One part of my A/C System that has generated more conversations than the cold air that it produces is the Condenser Scoop mounted under the belly of the aircraft.
Some people love the look of the scoop (aka P-51 reference ),and others are amazed that it does not slow the aircraft down much.
The three other RV-10's that I fly with all have the same engine prop combos (stock IO-540 and Hatzell 2 blade )and once in cruise have similar speeds and fuel burn and my aircraft is the only one with A/C. Bill has often stated that there is a 0 to 1-2 knt penalty with the scoop and in my personal experience at LOP cruise with other RV-10's,it appears to be zero.Now I am sure that in a flat out max speed drag race there must be a difference but this is not how I fly.
I asked Bill at Airflow about this and received this reply that he was happy for me to share :
“Design considerations I used choosing to go with scoop;
My experience with certified aircraft air conditioning showed that many ADs had been issued because of Carbon Monoxide contamination for AC systems where condenser was positioned inside fuselage.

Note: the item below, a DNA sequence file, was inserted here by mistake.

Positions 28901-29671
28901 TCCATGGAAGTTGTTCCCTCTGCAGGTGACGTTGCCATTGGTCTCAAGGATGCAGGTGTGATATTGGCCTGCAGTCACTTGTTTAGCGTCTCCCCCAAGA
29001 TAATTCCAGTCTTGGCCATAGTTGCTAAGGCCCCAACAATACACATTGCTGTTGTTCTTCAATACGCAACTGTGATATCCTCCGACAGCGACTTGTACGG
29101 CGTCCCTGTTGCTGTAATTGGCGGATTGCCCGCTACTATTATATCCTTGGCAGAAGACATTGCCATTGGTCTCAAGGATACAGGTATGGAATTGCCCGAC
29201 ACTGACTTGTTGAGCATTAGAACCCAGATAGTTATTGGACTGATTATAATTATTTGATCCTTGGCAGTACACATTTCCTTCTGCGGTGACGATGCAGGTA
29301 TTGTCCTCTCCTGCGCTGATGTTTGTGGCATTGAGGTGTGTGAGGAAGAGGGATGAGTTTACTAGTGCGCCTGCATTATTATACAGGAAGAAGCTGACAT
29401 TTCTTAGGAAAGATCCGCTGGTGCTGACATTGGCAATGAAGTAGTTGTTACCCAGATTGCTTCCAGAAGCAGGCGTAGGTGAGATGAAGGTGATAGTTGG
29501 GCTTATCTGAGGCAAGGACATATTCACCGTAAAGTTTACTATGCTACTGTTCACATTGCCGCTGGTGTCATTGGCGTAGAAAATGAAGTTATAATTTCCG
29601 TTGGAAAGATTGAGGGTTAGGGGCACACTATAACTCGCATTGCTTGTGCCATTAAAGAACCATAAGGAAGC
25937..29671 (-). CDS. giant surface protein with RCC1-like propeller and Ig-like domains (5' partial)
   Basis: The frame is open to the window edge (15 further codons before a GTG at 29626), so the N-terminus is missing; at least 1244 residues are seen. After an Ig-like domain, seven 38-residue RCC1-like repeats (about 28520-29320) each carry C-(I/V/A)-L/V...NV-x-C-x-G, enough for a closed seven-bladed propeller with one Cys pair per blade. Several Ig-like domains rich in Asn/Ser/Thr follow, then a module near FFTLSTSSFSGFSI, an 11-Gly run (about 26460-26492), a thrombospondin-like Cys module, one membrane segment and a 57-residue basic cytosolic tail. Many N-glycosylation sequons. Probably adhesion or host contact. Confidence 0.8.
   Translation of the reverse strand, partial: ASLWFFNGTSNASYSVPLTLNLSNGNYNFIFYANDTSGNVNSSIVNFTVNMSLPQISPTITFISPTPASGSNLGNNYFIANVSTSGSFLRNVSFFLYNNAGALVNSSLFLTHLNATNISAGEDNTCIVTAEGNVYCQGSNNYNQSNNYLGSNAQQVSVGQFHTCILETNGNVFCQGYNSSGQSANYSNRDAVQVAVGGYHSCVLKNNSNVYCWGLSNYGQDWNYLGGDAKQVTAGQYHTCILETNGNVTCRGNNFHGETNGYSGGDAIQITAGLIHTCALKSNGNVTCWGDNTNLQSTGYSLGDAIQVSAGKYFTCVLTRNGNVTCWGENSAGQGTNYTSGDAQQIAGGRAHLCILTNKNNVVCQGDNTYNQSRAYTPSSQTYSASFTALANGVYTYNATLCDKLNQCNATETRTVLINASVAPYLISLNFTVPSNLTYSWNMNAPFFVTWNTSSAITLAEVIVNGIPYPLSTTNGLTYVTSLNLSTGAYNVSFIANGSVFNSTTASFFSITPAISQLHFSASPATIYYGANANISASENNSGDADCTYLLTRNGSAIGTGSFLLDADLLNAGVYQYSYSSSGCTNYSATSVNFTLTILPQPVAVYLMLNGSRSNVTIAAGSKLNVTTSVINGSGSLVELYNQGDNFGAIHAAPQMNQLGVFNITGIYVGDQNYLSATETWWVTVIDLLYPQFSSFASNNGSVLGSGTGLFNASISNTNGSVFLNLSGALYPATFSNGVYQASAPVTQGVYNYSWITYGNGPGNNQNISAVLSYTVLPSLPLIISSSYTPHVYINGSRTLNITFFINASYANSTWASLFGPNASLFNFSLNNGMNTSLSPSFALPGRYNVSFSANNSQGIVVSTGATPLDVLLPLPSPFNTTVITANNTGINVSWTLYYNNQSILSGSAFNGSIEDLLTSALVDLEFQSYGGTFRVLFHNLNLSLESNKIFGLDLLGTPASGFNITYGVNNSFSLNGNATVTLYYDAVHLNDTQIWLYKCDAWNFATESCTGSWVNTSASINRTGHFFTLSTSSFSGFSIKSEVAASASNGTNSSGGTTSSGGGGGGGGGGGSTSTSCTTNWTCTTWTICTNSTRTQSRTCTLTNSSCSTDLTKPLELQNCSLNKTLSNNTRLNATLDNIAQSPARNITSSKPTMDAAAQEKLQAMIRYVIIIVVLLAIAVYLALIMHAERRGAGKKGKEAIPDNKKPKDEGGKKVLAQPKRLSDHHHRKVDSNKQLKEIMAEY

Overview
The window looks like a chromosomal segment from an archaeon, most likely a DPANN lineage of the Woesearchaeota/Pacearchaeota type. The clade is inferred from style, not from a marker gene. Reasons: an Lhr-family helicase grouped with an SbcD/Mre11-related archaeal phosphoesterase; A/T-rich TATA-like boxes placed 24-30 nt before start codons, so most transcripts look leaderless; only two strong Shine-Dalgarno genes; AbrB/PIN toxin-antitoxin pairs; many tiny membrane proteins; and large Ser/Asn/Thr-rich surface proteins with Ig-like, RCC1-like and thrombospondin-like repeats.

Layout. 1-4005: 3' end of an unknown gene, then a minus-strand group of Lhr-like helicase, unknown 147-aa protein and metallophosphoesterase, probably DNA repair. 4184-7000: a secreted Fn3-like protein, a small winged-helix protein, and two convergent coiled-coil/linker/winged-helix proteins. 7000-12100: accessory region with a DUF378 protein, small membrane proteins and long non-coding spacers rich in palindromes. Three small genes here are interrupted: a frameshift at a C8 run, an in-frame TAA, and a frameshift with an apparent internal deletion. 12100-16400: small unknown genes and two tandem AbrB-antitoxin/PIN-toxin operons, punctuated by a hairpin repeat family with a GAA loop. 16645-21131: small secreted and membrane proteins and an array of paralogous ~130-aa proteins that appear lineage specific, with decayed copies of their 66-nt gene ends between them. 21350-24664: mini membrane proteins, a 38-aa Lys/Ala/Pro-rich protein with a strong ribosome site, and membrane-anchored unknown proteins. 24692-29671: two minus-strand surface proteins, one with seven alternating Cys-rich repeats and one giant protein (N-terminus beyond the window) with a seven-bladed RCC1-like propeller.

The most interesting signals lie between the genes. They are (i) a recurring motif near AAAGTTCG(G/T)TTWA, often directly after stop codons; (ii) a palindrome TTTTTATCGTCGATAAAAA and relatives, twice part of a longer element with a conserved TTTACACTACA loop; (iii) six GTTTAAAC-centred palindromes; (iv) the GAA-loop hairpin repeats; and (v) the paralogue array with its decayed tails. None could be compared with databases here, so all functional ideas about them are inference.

Mounting condenser outside of fuselage not a new idea, it has CG and maintenance benefits (access to tail cone).
What was new was Airflow Systems design efforts, with the help of wind tunnel, to create the absolute lowest drag, lowest weight, lowest electrical draw condenser installation
Starting with a scoop that was certified for a Cessna AC system we were able to reduce drag by more than 50% through multiple design iterations where maintaining attached flow seen in the photos was the goal.
AC systems without scoops also have drag because no matter what system you have, you have to force air through the condenser and exit that air overboard. *that requires inlet holes and outlet holes which are never drag free.
*Note how the tufts are attached all the way back on the scoop indicating very little separation.* We found that we did not need as many louvres as shown in the photo and that reduced drag as well
I attended the San Diego State University where the wind tunnel is located in the early 70s (finished at another university) and never knew the wind tunnel was there until years later when I read a book by one of the professors on staff there. It was built in the early 60s using a cut down P-51 prop and a very big electric motor. *i wonder if my career would have been different had I known it was there, I really enjoyed the testing process and being able to develop new parts based on repeatable, reliable data.”